Sally Ride loved science more than anything.
And when her parents fostered a sense of purpose in her, during her upbringing primarily in California, Sally knew could do anything she wanted, at a time when many women did not realize their potential. In fact, after she made history by being the first American woman in space (two Soviet women beat her to it), she devoted decades of her life afterwards to inspiring middle school age girls to love and be inspired by science.
And when Sally recognized that girls are vastly under-represented in the fields of science (including math and engineering), she realized that 13 year old boys who get a C in science are told they can grow up to be anything, and that 13 year old girls who get an A in science are encouraged to be nurses and housewives.
And when Sally herself realized she was willing to live up to nothing less than her potential, while hitting tennis rackets on a nearly professional level, she put herself through college, excelling in a field dominated by men.
And when NASA, after decades, finally opened up its recruitment to women, Sally applied, and moved to Texas to train as an astronaut. She worked tirelessly, using her analytical brain to solve complex problems, practicing for untold hours until she was skilled and it all made sense.
And when Sally was selected to be the first woman from the program to launch, she herself became an international celebrity, something she was quite unready for. In fact, Sally was a very private person. She had never even told her husband Steve, at the time, about being a lesbian, about falling in love with a woman in college. For, like so many others, it took her time to sort out her feelings from the expectations of her culture.
And when, for months before and after the launch, Sally endured exhausting questions from reporters: What makeup will you wear in space and If the pressure gets to be too much, will you just weep and They are working you so hard, you have no choice but to submit, I guess it is like being raped, you might as well just lay back and enjoy it and do you worry that the flight will harm your reproductive organs, and Johnny Carson made jokes about her bra on television, and Billy Joel immortalized her name in the song We Didn’t Start the Fire, tucking her smoothly in between Wheel of Fortune and heavy metal, suicide in his complicated lyrics, Sally smiled, nodded, quipped back, and asked the reporters why they weren’t asking these same questions to the male astronauts on her team, a team of equals.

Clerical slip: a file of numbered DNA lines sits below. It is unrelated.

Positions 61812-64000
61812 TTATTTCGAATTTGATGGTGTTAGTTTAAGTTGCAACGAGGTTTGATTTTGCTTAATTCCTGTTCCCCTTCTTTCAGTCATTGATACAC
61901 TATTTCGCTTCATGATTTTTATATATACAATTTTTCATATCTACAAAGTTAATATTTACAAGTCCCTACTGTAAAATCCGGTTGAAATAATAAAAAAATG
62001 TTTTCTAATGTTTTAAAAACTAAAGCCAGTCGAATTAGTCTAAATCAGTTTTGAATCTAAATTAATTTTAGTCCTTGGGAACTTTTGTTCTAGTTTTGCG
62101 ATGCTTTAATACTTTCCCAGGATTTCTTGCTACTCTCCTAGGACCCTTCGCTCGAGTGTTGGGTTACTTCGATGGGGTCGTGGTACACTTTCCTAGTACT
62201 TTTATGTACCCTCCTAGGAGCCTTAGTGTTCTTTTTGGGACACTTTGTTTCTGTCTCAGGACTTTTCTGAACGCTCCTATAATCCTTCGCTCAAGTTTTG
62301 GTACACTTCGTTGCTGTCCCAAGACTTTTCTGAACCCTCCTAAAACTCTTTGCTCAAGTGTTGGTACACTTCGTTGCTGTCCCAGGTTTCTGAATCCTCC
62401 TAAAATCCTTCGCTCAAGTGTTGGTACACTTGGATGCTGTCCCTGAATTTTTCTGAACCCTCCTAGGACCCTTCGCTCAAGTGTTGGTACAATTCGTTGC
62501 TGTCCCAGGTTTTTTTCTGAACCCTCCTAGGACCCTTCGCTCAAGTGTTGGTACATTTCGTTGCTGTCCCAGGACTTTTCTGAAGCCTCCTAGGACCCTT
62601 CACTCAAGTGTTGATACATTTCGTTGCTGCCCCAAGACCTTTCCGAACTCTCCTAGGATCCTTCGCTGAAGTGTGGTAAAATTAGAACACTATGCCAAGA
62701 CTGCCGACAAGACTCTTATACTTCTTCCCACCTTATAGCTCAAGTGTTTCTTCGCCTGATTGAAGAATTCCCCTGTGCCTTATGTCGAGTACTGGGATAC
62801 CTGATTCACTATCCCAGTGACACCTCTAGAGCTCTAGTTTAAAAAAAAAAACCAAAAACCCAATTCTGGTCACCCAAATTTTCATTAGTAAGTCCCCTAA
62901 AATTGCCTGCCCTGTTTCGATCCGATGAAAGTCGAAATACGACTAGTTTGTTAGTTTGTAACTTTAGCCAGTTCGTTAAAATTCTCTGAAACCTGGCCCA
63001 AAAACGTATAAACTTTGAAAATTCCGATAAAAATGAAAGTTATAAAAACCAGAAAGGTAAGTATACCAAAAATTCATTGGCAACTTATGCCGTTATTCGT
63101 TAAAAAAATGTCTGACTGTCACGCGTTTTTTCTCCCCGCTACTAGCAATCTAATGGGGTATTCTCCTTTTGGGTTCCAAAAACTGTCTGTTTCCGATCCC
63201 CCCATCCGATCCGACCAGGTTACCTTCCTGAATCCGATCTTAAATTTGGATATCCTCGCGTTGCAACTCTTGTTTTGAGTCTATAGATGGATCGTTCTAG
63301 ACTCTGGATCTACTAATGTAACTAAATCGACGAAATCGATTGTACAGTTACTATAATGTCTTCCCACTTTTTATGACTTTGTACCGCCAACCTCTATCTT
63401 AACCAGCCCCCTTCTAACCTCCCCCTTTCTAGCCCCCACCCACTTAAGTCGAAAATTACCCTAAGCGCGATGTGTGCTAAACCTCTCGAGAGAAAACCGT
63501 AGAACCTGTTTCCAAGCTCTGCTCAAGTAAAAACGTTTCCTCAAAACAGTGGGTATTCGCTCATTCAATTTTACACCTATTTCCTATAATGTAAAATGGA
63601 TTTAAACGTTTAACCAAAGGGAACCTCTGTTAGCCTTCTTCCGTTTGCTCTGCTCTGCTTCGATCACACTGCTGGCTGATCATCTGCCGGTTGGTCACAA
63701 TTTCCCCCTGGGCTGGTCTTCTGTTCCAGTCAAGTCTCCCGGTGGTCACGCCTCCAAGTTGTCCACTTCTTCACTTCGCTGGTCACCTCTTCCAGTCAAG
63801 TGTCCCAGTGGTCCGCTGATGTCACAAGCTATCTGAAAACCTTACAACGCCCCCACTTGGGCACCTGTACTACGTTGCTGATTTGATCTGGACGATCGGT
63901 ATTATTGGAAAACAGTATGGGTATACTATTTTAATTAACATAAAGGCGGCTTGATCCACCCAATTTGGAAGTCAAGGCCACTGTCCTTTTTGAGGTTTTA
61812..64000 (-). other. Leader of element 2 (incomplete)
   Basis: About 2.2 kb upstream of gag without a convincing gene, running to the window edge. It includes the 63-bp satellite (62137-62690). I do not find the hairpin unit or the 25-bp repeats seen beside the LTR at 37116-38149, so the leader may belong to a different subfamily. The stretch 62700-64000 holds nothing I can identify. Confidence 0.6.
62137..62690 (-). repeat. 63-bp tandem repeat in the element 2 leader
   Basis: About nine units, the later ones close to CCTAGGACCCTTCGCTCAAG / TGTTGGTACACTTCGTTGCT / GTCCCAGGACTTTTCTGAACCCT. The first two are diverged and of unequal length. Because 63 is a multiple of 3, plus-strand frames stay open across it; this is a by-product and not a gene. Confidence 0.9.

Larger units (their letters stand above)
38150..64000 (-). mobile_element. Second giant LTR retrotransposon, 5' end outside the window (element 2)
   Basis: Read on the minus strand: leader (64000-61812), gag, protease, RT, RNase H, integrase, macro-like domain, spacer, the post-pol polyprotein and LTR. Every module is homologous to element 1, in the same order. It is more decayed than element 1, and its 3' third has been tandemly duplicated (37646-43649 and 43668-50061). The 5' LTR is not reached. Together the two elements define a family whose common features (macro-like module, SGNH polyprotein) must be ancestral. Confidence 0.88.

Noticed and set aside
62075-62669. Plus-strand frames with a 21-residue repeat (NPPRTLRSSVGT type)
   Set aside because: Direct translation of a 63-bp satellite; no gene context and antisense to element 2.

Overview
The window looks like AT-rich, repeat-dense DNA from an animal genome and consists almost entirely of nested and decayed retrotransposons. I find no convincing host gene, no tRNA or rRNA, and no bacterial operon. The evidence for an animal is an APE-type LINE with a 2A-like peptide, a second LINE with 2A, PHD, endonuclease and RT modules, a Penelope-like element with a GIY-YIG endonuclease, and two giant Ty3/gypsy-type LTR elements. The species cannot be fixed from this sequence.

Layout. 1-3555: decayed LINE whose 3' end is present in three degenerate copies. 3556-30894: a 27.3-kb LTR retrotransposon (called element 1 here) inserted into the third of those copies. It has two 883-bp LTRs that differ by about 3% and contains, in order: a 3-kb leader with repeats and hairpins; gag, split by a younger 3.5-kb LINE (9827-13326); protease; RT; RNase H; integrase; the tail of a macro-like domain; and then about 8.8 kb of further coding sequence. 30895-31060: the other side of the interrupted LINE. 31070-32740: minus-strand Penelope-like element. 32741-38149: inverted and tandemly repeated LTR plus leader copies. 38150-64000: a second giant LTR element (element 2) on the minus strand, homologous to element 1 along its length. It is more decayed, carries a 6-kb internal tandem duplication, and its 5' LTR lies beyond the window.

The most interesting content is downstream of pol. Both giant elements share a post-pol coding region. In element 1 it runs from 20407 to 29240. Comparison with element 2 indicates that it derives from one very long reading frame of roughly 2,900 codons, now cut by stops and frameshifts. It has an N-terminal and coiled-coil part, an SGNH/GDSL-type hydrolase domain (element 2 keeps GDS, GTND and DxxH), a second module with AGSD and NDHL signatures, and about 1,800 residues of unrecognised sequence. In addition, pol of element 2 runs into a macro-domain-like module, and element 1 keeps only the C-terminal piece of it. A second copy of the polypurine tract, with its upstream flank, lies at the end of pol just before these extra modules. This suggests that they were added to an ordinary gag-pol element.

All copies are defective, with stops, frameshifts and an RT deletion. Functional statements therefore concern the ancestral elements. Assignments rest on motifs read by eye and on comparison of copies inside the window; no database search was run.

And when Sally received her NASA uniform, she had the tag read, simply, Sally, not Ride or Dr. Ride, just Sally.
And when Sally chose to be an astronaut, and her sister chose to be a minister, Sally’s mother joked that at least one of her daughters would make it to Heaven.
And when the Challenger exploded, and later the Columbia, Sally worked tirelessly until she found out why, exposing corruption within the industry that had resulted in the deaths of her peers.
And when Sally fell in love with Tam O’Shaughnessy, a beautiful and independent woman she had met years before, she quietly left her husband and moved in, telling no one, even her family.
And when Sally got cancer far too young, she suffered quietly, telling no one except her closest loved ones until the very end. And when Tam planned a memorial for Sally, and wondered how she should define their relationship, Sally thoughtfully considered coming out of the closet finally, but worried about its impact on NASA.
And when Sally died at age 61, and Tam told the world about their decades long relationship finally, the critics came out of the woodwork. The homophobic were outraged that a lesbian was such a public name. And among the LGBT community, they berated Sally for not coming out as a gay icon years before. And Sally’s family grieved on their own terms.
And when Sally’s name was used on scholarships and elementary schools and even a mountain range on the moon, Sally must have smiled, somewhere somehow.
Because Sally Ride loved science more than anything.